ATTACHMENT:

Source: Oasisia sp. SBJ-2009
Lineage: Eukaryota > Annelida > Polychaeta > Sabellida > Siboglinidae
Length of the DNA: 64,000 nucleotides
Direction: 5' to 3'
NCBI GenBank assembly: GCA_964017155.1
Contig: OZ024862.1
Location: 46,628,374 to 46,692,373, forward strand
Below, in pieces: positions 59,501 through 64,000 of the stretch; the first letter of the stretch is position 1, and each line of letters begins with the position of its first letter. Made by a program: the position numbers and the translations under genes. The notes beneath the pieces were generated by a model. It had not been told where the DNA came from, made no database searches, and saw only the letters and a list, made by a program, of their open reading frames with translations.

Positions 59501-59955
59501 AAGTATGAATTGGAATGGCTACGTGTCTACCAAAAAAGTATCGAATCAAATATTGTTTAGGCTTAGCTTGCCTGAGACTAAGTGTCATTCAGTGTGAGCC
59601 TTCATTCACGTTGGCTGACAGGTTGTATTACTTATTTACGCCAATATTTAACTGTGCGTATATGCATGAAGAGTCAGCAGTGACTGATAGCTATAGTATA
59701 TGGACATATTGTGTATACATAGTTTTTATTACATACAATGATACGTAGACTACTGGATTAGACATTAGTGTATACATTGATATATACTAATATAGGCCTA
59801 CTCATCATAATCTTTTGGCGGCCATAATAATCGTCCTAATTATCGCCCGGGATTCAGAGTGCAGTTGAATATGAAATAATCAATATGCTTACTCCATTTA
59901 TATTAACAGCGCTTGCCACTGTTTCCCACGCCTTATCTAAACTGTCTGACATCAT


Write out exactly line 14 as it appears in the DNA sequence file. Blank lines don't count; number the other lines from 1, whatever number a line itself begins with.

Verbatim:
59901 TATTAACAGCGCTTGCCACTGTTTCCCACGCCTTATCTAAACTGTCTGACATCAT